Alex Bramley: Well, at some point it has to have an impact on the user, or why do you care? If you run out of disk space, presumably that's going to manifest itself in users not being able to upload things correctly, or your service just 100% throwing errors because it can't write its logs anymore. Those are the things that your users actually care about. They don't care that it's disk space that is causing that, they just see the 500 error and they're like "Arrghh! I'm angry now!" So if your SLOs are capturing the user experience, they will see this.

Alex Bramley: Disk space is an interesting one though, because it's a problem that you can detect in advance, or predict in advance. I like it as an example, because I think it's quite illuminating, because it's hard to apply SLO methodology to things like disk utilization or other quotas, because they're different to serving errors. The quota exhaustion tends to act like a step function. When you've got disk space, you've got quota to spare, your service is functioning normally. But when you run out, suddenly you're burning a lot of error budget very quickly. And what's more, this should be an avoidable situation, so you've gotta just go in and request a quota increase, or go buy more disks, or something like that. And you've gotta do this far enough in advance that you don't run out of quota. So you should be able to predict and avoid the outage.

Alex Bramley: But there are still a lot of similarities when it comes to detecting and responding to this avoidable situation in time. Like most of those, you can set a static threshold. "You go above 80% disk utilization, you go ask someone to buy another disk." And this works well enough, for the most part. But just like static threshold alerting for outages, it's got those same drawbacks. If you have a little spike in disk usage, say you've got a kron job that runs once an hour and then generates a bunch of disk usage and then cleans up after itself, if you go 1% over your threshold for five minutes, you get paged by another disk, even though that may be not necessary at this point in time.

Alex Bramley: As a little aside, I can talk about -- I've got an experiment with trying to create SLIs from quotas, if you're interested in hearing about it...

Sven Johann: Okay, yes.

Alex Bramley: So the idea is that instead of alerting when your utilization goes some fraction over limit, so you hit that 80% threshold of disk usage and you fire an alert to have someone do something, you treat usage above some fraction of your limit as an error budget.

Alex Bramley: Let's take this disk usage as a concrete example. Say you've got a terabyte of disk quota. As I said earlier, this is a hard limit. You hit that terabyte of disk quota - all your writes fail and your system goes down. If you set this arbitrary threshold below this hard limit as a soft limit, say like 80% or 90%, then you can create an SLI from the difference between these two limits. You can then plug this into the SLI equation that we talk about in The Art of SLOs, by saying that your valid bytes are the total buffer space between your soft and hard limit, and the good bytes is the amount of buffer space you have remaining.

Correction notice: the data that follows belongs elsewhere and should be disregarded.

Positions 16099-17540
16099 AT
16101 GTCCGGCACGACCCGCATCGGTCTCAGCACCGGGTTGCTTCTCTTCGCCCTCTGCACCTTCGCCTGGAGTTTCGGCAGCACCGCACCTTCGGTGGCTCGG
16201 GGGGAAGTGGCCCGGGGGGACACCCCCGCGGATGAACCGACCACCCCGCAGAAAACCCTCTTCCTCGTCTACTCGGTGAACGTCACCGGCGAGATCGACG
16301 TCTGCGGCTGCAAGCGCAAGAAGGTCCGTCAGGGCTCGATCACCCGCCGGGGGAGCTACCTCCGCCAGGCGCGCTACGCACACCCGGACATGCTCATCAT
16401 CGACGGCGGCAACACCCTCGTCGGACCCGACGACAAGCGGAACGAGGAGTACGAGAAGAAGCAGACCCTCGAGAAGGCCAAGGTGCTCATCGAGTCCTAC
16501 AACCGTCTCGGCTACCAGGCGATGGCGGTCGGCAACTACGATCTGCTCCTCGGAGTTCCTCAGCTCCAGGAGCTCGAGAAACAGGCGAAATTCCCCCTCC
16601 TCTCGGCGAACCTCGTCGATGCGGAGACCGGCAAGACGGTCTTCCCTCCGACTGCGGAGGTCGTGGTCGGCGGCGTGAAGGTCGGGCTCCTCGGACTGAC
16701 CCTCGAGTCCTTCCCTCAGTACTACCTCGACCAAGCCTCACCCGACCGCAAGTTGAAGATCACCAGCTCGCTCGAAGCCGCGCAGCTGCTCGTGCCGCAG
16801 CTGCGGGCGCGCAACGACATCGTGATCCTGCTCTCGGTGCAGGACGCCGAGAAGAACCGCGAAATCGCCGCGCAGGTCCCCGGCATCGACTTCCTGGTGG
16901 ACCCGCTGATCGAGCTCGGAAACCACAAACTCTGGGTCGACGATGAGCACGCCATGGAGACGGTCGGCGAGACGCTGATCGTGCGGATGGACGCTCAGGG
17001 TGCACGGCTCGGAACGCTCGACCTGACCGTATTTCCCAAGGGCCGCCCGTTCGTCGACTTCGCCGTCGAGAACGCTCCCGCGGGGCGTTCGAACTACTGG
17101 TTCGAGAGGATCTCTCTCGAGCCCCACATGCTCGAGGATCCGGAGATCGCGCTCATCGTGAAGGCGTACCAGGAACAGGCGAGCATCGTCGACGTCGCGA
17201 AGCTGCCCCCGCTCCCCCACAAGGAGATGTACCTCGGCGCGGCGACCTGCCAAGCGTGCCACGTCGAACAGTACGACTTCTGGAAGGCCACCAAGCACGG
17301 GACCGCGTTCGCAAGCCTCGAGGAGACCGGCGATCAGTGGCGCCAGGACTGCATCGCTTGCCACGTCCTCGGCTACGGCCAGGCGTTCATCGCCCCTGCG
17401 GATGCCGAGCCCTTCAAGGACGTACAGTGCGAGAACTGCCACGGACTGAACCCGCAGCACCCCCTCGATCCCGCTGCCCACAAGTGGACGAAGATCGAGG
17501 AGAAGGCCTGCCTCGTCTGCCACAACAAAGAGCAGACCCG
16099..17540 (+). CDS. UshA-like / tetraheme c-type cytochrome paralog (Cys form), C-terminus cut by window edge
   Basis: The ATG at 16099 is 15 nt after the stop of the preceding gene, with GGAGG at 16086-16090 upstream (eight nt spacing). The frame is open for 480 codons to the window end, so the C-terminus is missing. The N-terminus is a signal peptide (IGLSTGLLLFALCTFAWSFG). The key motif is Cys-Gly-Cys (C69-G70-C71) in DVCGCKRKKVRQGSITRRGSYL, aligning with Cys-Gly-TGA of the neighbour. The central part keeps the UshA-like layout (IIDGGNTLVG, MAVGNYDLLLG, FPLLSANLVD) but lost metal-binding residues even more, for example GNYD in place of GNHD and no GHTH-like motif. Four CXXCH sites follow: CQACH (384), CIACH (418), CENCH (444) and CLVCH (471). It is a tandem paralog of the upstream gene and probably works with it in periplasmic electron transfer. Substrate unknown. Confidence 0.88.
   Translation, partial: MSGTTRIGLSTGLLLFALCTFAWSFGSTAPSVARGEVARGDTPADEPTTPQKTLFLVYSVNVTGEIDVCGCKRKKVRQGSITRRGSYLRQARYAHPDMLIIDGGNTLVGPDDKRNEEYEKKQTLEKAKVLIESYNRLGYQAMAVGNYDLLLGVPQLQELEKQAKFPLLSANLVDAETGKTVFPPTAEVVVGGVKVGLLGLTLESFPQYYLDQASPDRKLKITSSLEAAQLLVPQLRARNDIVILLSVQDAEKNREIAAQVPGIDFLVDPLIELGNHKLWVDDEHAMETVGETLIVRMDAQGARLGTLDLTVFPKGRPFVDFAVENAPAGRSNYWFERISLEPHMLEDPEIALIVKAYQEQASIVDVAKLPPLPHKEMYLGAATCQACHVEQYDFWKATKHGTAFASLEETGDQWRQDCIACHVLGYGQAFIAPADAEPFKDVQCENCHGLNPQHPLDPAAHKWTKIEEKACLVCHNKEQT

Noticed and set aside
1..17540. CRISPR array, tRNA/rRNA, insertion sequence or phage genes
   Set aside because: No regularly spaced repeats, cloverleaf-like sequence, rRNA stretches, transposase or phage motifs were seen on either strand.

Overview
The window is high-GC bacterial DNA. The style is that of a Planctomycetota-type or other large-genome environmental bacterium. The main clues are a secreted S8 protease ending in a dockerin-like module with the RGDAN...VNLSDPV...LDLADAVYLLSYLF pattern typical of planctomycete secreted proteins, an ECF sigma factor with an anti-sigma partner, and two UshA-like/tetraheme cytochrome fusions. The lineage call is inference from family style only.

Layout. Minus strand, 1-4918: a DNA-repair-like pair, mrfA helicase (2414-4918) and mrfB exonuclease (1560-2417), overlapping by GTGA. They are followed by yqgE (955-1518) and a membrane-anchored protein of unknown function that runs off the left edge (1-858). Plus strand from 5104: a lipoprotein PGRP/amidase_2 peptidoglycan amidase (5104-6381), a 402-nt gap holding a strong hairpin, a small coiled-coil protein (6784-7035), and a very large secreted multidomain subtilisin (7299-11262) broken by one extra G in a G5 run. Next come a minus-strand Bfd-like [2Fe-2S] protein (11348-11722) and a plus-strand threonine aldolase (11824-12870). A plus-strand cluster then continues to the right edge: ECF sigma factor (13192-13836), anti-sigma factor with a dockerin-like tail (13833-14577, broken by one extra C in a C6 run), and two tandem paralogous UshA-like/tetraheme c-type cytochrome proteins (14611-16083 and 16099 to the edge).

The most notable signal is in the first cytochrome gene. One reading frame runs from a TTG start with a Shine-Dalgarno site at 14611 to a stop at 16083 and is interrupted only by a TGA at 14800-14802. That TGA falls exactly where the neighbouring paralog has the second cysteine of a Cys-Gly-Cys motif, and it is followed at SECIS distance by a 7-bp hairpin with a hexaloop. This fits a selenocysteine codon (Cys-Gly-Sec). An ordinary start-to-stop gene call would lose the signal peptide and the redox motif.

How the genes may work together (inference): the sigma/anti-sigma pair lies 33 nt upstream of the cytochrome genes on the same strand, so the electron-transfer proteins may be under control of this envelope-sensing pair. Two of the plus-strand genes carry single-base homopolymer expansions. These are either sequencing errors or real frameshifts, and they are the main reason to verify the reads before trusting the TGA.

Sven Johann: Oh, okay, yes.

Alex Bramley: This works like an SLI, because when you're under your soft limit, your SLI is 100%. Everything is good. When you've consumed the entire buffer, your SLI is at 0% and everything is bad. So if you set an SLO goal of, say, 99% or 95% for this SLI, you're effectively saying you're okay with using on average 1% or 5% of buffer at steady state across your SLO window. More than that will start burning your error budget, and then you can plug this into burn rate alerting, and everything will just work.

Sven Johann: Yes, it sounds cool. Alright...

Alex Bramley: We actually skipped forward over the actually talking about burn rate alerting though. I think this is part of the problem...

Sven Johann: Yes, before we talk about the burn rate of alerting, I'm just wondering how do I find the right thresholds for alerting if my SLOs are in danger? Finding the right threshold seems to be very difficult, at least for me.

Alex Bramley: Yes, so the other thing about having static thresholds is that you need to tune them all the time, depending on how your service is performing... And that's a source of operational load that you don't really need. It can be frustrating. Knowing whether you've got it right is hard until you have an outage, and then you try and tune it for what you have.

Alex Bramley: There's a lot of good advice on building alerts based on SLOs in the SRE Workbook, and you can find that freely online at That's the one piece of advertising that I'll put in this; I'm working for an advertising company... The principle behind this kind of alert is instead of notifying someone when you go above a static threshold, you notify someone when you burn some portion of your error budget. You've used up some portion of your error budget in a short period of time.

Alex Bramley: You can't completely get away from the process of iteration of finding the right thresholds, because it's dependent on your business requirements for reliability, but there's a good starting point suggested by the Workbook that says "You should fire an alert when you've burned through around 2% of your 28-day error budget in an hour, or 5% in six hours."